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18th of August 2022
The galaxy cluster Abell 3266
by Christopher Riseley and Tessa Vernstrom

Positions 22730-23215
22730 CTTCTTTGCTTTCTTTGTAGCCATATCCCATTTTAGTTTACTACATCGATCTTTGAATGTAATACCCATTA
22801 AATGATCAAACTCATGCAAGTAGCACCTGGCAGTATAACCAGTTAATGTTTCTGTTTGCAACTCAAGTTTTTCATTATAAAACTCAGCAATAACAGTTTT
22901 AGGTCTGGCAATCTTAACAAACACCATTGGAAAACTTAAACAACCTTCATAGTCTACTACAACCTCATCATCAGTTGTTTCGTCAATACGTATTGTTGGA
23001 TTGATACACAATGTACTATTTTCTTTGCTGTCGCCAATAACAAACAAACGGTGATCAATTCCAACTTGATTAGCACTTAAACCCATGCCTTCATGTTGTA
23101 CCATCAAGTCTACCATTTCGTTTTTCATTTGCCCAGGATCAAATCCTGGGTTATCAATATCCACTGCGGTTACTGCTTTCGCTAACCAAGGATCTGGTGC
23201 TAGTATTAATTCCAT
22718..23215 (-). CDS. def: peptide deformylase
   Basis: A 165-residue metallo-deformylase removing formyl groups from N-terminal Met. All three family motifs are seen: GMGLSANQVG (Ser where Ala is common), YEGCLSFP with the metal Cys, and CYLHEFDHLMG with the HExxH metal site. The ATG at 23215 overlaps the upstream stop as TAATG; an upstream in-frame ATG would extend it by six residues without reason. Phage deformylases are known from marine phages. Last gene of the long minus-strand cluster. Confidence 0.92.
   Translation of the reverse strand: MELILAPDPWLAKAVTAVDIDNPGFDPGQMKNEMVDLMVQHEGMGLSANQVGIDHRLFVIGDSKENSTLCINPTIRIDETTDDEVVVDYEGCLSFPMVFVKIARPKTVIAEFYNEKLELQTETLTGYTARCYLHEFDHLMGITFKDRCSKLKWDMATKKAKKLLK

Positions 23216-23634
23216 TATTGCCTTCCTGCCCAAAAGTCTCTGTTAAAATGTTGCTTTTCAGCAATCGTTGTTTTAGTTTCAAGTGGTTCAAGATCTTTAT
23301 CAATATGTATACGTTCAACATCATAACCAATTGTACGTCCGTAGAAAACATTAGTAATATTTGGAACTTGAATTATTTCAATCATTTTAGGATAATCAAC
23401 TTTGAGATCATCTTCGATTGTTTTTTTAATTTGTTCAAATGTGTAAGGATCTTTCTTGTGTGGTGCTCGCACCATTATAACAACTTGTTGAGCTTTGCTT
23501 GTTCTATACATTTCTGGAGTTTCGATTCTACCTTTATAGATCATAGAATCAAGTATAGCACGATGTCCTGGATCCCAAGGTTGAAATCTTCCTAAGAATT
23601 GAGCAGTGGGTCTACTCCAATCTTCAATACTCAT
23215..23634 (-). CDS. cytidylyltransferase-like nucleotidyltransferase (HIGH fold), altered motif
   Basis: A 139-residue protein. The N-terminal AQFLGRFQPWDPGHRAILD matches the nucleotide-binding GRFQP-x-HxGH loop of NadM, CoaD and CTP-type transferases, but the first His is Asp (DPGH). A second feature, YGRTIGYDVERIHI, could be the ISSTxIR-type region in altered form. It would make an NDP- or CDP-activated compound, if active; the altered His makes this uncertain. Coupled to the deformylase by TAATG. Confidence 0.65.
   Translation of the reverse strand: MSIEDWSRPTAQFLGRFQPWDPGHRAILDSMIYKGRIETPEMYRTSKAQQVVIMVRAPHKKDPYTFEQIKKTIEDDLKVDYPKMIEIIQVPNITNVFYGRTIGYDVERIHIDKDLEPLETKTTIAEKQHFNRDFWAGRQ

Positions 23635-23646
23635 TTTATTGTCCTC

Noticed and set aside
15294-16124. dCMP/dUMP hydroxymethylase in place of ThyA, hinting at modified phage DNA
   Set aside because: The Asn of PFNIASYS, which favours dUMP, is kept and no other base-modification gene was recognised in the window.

Galaxy clusters are huge structures found at the intersections of the cosmic web. A single cluster can span millions of light-years across and be made up of hundreds, or even thousands, of galaxies. However, these galaxies represent only a few percent of a cluster’s total mass. About 80% of it is dark matter, and the rest is a hot plasma "soup": gas heated to above 10,000,000 degrees and interwoven with weak magnetic fields. An international team led by Chris Riseley have identified a series of rarely observed radio objects -- a radio relic, a radio halo and fossil radio emission -- within a particularly dynamic galaxy cluster called Abell 3266. While the cluster has all the hallmarks of a system that should be host to relics and haloes -- none had been detected until recently. The team used new data from the ASKAP radio telescope and the Australia Telescope Compact Array (ATCA) to study Abell 3266 in more detail. Galaxy clusters allow us to study a broad range of rich processes -- including magnetism and plasma physics -- in environments we can’t recreate in our labs. When clusters collide with each other, huge amounts of energy are put into the particles of the hot plasma, generating radio emission. And this emission comes in a variety of shapes and sizes. The data paint a complex picture, as shown in the image above: yellow colours (ATCA data) show features where energy input is active. The blue haze represents the hot plasma, captured at X-ray wavelengths by XMM-Newton. Redder colours show features that are only visible at lower frequencies (ASKAP data). This means these objects are older and have less energy. Either they have lost a lot of energy over time, or they never had much to begin with. More information is given in this article in The Conversation. (Image credit: Christopher Riseley, Università di Bologna)

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